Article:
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An Automotive Locksmith On The Flipper Zero And Car Theft

Here in the hacker community there’s nothing we love more than a clueless politician making a fool of themselves sounding off about a technology they know nothing about. A few days ago we were rewarded in spades by the Canadian Minister of Innovation, Science and Industry François-Philippe Champagne, who railed against the Flipper Zero, promising to ban it as a tool that could be used to gain keyless entry to a vehicle.

Of course our community has roundly debunked this assertion, as capable though the Flipper is, the car industry’s keyless entry security measures are many steps ahead of it. We’ve covered the story from a different angle before, but it’s worth returning to it for an automotive locksmith’s view on the matter from [Surlydirtbag].

He immediately debunks the idea of the Flipper being used for keyless entry systems, pointing out that thieves have been using RF relay based attacks which access the real key for that task for many years now. He goes on to address another concern, that the Flipper could be used to clone the RFID chip of a car key, and concludes that it can in the case of some very old vehicles whose immobilizers used simple versions of the technology, but not on anything recent enough to interest a car thief.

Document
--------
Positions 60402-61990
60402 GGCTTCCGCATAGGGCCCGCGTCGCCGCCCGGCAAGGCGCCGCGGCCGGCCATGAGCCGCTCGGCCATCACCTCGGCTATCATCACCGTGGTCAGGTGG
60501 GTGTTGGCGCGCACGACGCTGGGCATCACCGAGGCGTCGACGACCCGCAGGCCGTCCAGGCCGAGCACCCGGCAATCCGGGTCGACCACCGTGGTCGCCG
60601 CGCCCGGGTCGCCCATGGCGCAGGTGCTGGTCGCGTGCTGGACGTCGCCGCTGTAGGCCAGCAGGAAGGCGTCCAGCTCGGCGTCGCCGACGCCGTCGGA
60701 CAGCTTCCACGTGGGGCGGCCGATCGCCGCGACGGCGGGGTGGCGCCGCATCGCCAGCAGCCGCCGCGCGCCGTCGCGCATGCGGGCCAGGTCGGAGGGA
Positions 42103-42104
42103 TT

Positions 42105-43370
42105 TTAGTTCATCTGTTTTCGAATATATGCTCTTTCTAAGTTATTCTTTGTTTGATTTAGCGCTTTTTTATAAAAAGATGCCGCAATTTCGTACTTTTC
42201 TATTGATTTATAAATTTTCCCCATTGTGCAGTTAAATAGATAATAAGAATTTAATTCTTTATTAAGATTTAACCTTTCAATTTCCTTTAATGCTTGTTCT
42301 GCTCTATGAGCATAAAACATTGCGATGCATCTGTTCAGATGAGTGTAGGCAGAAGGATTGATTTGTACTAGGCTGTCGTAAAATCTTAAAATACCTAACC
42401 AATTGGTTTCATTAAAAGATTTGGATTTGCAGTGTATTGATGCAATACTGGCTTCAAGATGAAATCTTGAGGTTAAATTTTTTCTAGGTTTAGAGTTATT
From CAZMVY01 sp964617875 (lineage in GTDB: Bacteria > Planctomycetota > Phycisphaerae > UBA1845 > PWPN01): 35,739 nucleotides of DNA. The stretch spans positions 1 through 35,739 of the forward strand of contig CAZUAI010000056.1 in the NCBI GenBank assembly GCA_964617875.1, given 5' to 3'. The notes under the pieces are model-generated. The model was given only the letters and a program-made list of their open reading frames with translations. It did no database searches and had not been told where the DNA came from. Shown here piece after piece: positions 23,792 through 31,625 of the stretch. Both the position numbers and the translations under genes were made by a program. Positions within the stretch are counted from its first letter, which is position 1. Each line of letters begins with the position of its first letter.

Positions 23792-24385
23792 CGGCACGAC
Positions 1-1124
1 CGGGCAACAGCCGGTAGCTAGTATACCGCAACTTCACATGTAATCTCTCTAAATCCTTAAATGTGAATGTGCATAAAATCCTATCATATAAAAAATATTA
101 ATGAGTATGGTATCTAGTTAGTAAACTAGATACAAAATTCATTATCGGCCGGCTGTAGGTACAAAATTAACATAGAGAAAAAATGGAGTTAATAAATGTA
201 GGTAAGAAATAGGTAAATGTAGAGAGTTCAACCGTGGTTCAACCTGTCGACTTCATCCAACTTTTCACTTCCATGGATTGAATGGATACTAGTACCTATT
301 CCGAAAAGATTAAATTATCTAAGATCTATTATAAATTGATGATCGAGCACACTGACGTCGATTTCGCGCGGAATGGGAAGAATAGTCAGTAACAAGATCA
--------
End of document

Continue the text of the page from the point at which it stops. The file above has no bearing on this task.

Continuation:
Of course, to many readers this will not exactly be news. But it’s still important, because perhaps some of us will have had to discuss this story with non-technical people who might be inclined to believe such scare stories. Being able to say “Don’t take it from me, take it from an automotive locksmith” might just help. Meanwhile there is still the concern of CAN bus attacks to contend with, something the manufacturers could have headed off had they only separated their on-board subsystems.

This article was originally published by a hackaday.com . Read the Original article here. .

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